You Need Your Heat Pump: 3 Problems You Should Look Out For

Your heat pump does double-duty. During the summer it absorbs indoor heat and pumps it outside to keep your home cool. During the winter it gathers heat from outside and pumps it back into the home. With all this work, problems can arise. Here is a brief guide that will help you troubleshoot the problems your heat pump may be facing.

Frosty Build-Up

During normal cycling, your heat pump will develop a thin layer of frost on the coils. You might notice frost on the outside coils during the winter, and on the inside coils during the summer. The frost should melt throughout the day.

If you notice an unusual amount of frost – such as the coils are completely covered with frost – you may need to clean the condenser. You can also reduce coil frost by replacing the filter at least once every three months. Proper air flow helps prevent frost build-up.

Red Dye Ooze

You've noticed a red substance leaking from your heat pump. This substance is actually the refrigerant that should remain inside the pump. If you're seeing the refrigerant on the outside of the unit, there is a leak in the seal.

To prevent damage to the compressor, you shouldn't use your heat pump until you can have a technician from a company like Cape Fear Air Conditioning & Heating Co., Inc. repair the problem. Using your heat pump while it's leaking refrigerant could lead to system failure.

Strange Odors

Foul odors are flowing through your home whenever the heat pump turns on. Foul odors are usually caused by a problem with the tube that leads to the drip pan. Open the housing to your heat pump and remove the drip pan. You should see liquid in the pan. If you don't, you may have a clog in the drainage tube.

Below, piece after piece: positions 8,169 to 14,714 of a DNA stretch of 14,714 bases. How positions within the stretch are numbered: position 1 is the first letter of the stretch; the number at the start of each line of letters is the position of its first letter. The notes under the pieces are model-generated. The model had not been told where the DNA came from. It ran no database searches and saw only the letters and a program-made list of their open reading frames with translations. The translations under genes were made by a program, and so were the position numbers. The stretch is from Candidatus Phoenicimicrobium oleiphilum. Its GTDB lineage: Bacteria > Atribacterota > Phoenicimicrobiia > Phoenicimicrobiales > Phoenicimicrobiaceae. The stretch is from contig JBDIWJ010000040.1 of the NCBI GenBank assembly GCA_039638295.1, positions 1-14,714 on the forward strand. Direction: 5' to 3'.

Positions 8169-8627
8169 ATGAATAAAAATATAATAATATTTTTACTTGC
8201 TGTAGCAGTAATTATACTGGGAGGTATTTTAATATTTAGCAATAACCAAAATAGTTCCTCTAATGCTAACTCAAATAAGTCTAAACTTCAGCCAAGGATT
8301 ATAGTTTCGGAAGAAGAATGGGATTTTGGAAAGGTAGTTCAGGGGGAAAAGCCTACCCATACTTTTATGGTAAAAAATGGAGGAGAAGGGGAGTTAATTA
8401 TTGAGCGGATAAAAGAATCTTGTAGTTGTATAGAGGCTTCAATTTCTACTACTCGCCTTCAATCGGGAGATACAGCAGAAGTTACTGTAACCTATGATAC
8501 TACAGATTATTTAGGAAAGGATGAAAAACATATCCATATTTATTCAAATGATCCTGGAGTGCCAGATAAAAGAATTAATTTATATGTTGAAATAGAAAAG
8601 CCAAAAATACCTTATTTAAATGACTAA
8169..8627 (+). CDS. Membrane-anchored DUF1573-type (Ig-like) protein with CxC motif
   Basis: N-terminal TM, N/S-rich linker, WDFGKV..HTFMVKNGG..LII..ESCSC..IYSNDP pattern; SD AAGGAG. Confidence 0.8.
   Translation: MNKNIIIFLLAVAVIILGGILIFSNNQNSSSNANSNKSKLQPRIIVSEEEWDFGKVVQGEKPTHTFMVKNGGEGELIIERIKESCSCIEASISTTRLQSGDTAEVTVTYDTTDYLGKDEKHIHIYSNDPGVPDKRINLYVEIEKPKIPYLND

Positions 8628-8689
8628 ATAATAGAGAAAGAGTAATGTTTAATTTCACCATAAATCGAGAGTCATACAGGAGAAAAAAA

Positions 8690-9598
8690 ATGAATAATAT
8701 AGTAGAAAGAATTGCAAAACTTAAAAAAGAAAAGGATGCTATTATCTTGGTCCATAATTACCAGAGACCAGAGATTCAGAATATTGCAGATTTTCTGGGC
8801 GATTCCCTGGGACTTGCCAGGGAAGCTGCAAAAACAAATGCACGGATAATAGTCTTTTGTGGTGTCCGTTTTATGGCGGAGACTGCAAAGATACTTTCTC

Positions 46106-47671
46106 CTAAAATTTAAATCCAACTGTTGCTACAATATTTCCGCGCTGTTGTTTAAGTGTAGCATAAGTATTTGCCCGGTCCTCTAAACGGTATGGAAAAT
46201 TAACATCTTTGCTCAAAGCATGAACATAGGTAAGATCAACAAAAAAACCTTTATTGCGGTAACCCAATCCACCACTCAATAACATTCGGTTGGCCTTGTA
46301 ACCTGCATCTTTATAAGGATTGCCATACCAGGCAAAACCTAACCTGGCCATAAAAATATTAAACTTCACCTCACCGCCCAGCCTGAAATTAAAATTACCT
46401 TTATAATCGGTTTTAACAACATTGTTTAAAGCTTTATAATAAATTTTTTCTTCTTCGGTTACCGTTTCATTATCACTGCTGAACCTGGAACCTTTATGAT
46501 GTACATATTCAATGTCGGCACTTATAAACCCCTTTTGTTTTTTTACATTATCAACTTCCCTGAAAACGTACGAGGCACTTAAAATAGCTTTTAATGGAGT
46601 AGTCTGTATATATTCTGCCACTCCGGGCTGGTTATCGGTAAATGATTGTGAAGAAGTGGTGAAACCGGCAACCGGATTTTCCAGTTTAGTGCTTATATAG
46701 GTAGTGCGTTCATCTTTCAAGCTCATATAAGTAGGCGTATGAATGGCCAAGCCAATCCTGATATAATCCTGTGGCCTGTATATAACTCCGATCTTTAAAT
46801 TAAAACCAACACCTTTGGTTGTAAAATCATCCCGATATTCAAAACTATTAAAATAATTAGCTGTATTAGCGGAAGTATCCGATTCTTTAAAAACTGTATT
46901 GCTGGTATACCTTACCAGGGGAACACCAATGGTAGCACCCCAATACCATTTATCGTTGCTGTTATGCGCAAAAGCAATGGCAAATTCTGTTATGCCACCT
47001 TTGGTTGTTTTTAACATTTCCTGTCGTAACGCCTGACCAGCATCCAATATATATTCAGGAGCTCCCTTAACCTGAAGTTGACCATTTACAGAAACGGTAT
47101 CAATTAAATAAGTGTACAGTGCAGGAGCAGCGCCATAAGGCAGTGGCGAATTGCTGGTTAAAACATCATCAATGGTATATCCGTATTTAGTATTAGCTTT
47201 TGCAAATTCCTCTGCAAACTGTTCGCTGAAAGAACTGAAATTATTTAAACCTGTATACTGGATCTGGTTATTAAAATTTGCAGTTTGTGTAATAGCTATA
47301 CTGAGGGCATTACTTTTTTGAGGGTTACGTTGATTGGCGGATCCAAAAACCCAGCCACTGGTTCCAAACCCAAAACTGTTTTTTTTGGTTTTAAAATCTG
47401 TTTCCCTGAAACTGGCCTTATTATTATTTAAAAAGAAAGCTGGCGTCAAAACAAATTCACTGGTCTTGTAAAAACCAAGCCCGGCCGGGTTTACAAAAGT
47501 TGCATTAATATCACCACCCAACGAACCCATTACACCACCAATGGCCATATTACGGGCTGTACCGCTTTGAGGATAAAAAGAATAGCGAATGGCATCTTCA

Locate the top of the drainage tube and remove it from the pipe it's attached to. Pour 1 cup of water into a bowl and add a teaspoon of bleach. Use a small syringe to flush the drainage tube with the solution you've prepared. Now reattach the tube. If you still don't see condensation draining from the tube, you'll need to contact a repair technician.

Don't take chances with your heat pump, especially since you depend on it all year long. Small problems, like the ones discusses above, can lead to costly repairs if not taken care of quickly. To keep your heat pump working properly, you should have a service technician come out and inspect it at least twice a year. 

About Me

heating and cooling a garage

My husband spends more time out in the garage than he does in the house. He had been begging for a heating and cooling system for the garage for a few years, but until now, we couldn't afford to make the investment. Now that we have the money to buy it, I spent a lot of time trying to figure out what the most efficient way to heat and cool a garage would be. Find out what I learned here on my blog. You will learn what kind of systems to choose and what you can do to improve the efficiency of your garage.